Tuesday, 8 August 2017

Review: 'The Haunting of Hill House' by Shirley Jackson

HauntingOfHillHouse.JPGWhen you think of books in which literary fiction meets horror, it's hard not to think of Shirley Jackson. With her 1959 classic, The Haunting of Hill House she pretty much set the ground rules for what a supernatural thriller should look like. And yet, despite being a fan of hers, I never quite dared to give The Haunting of Hill House a try. Perhaps it was the fear that I wouldn't like it as much as her other work, that I'd be disappointed in one of my favourite authors. Thankfully those fears were all for naught as I absolutely adored this novel!

Original Pub. Date: 1959
Original Publisher: Viking

The classic supernatural thriller by an author who helped define the genre
First published in 1959, Shirley Jackson's The Haunting of Hill House has been hailed as a perfect work of unnerving terror. It is the story of four seekers who arrive at a notoriously unfriendly pile called Hill House: Dr. Montague, an occult scholar looking for solid evidence of a "haunting"; Theodora, his lighthearted assistant; Eleanor, a friendless, fragile young woman well acquainted with poltergeists; and Luke, the future heir of Hill House. At first, their stay seems destined to be merely a spooky encounter with inexplicable phenomena. But Hill House is gathering its powers—and soon it will choose one of them to make its own. 
God I adore Shirley Jackson! Whether it is her short stories, like 'The Lottery', or her essays and letters, like the collection Let Me Tell You, I can't put her writing down. I first experimented with her novels when I read We Have Always Lived in the Castle, giving myself a first taste of the terror Shirley could create when given more than a few pages. What has always struck me about her writing is that she seems able to penetrate into what humans fear. As Shirley's Dr. Montague says:
“Fear," the doctor said, "is the relinquishment of logic, the willing relinquishing of reasonable patterns. We yield to it or we fight it, but we cannot meet it halfway.” 
Shirley brings her characters, and her readers, to that point where they give up on logic, where reason won't cut it and the brain has to accept something seemingly impossible is happening. And this doesn't have to just be ghosts. As 'The Lottery' shows, human behaviour itself can also require us to relinquish logic and patterns. I don't think I've ever seen another author capture it quite so well for me.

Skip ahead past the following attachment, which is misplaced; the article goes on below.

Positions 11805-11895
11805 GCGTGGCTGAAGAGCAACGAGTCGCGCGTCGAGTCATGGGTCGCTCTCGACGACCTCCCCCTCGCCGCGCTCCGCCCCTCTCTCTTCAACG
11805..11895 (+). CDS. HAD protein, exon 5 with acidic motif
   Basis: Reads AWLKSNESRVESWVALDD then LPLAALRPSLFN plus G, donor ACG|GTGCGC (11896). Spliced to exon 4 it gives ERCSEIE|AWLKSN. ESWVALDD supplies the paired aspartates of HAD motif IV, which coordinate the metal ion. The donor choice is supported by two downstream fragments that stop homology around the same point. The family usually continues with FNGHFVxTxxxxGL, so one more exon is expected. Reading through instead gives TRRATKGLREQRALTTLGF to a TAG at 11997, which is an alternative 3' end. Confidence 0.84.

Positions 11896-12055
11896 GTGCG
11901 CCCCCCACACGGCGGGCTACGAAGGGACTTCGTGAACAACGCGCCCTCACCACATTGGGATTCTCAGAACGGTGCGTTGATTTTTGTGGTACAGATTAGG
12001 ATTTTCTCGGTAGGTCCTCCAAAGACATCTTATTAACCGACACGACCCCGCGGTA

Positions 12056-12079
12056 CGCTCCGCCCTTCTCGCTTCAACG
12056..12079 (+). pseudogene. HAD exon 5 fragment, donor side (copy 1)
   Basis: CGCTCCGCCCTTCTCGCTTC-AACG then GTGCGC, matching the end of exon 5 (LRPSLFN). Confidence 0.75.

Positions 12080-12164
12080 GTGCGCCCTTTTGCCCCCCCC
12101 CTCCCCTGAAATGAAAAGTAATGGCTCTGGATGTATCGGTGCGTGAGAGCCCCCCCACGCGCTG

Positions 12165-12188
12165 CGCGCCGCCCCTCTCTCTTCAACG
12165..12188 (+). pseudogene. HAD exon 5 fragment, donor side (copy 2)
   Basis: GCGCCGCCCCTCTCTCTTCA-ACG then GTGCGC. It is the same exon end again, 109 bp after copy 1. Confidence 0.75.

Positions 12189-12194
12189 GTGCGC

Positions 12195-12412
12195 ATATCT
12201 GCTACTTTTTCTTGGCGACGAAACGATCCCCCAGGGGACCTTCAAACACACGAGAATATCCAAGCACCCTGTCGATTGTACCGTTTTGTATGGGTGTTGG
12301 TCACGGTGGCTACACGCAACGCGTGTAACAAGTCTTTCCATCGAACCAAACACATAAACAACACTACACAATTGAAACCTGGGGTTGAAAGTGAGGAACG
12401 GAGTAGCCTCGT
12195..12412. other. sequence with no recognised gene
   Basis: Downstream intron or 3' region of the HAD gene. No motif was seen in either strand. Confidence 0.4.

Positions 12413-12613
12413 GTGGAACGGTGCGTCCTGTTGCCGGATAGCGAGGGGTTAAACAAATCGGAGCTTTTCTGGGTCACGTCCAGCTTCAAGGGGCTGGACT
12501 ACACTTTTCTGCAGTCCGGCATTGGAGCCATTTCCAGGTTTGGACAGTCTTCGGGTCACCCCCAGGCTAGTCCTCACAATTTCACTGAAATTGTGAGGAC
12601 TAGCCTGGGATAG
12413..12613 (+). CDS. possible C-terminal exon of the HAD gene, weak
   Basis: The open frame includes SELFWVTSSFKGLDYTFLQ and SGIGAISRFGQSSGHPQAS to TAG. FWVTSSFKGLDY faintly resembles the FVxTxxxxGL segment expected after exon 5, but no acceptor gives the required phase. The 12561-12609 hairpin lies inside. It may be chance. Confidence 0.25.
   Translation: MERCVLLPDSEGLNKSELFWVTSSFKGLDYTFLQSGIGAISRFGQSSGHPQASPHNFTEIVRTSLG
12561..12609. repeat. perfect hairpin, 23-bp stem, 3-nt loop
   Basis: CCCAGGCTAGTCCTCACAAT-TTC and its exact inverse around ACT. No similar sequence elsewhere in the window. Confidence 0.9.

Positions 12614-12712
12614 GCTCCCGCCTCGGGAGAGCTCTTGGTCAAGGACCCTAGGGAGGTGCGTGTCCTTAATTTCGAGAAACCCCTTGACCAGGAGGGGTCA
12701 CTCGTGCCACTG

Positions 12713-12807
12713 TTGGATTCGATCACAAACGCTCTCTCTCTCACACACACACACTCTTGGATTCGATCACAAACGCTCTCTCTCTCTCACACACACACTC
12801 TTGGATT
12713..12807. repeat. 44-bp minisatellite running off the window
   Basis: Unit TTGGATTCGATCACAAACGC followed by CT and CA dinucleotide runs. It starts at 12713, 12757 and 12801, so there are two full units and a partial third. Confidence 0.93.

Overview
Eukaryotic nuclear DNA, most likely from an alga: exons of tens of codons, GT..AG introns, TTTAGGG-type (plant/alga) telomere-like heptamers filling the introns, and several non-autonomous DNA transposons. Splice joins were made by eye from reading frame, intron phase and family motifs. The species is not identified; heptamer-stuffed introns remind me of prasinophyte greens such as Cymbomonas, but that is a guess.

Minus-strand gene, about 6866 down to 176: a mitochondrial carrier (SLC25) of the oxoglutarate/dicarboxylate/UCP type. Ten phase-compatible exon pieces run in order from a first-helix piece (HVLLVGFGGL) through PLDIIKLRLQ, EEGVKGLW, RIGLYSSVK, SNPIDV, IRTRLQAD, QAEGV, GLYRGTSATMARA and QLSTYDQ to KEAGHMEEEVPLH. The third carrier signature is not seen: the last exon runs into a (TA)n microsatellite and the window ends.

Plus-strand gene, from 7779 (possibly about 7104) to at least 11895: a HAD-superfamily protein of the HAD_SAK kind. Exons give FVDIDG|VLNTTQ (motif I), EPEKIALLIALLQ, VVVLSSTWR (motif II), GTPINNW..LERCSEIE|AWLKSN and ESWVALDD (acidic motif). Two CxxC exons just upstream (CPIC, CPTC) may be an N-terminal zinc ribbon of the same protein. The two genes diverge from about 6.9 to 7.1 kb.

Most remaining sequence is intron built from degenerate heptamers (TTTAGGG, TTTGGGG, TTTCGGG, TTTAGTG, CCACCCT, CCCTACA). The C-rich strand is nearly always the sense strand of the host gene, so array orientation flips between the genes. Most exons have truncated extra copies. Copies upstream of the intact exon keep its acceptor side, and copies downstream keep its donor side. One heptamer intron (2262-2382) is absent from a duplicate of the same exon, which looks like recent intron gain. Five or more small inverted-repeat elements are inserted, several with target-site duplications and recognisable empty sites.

The Haunting of Hill House has everything one would consider necessary for a good horror read: a house 'without kindness', a Doctor who wants solid evidence of the supernatural, and three young people who follow him into the house. It's a set up that now feels almost cliche since this is how most supernatural thrillers start, books or movies, but it all came from Jackson. She crafts a tale in which both much is revealed and much left concealed. There is the hilarious banter between the house occupants as they attempt to cope with the mounting pressure of being in Hill House, but there is also the horrible banging on the doors at night. Reading The Haunting of Hill House you'll find yourself both furiously believing something is haunting the house, as well wondering which one, if not all of them, is loosing their mind.

Shirley Jackson is a great writer. She crafts an atmosphere like no other, and she brings the horrors of Hill House to life. Jackson manages to put a lot into a few words, never missing an opportunity to sow doubt and mistrust. Just look at the beginning of the novel:
“No live organism can continue for long to exist sanely under conditions of absolute reality; even larks and katydids are supposed, by some, to dream. Hill House, not sane, stood by itself against its hills, holding darkness within; it had stood so for eighty years and might stand for eighty more. Within, walls continued upright, bricks met neatly, floors were firm, and doors were sensibly shut; silence lay steadily against the wood and stone of Hill House, and whatever walked there, walked alone.” 
These few sentences tell us a lot about the house at the centre of the novel. Hill House has seen perhaps too much reality, too much tragedy, and has become 'not sane' as a consequence. There are stark warnings about darkness and something walking the corridors, but also the reminder that it's a sturdy house, strong walls, solid floors. Jackson, from the beginning, sets up all the different ways you can interpret the hauntings going on, and despite giving the reader this freedom she has an intangible grip on the narrative and where it will go.

I give this novel...

5 Universes!

I read The Haunting of Hill House in one sitting because it's simply impossible to put this book down. Jackson created a genre with this book and she set the bar so high with this book I'm not quite sure anyone could top her haunted house. I'd recommend this to fans of Gothic Thrillers and the Supernatural.

1 comment:

  1. This book has been on my TBR list for years. I really should read it. I’ve read a lot of Shirley Jackson’s short stories, and I really liked them, but I’ve never read her novels. Great review!

    Aj @ Read All The Things!

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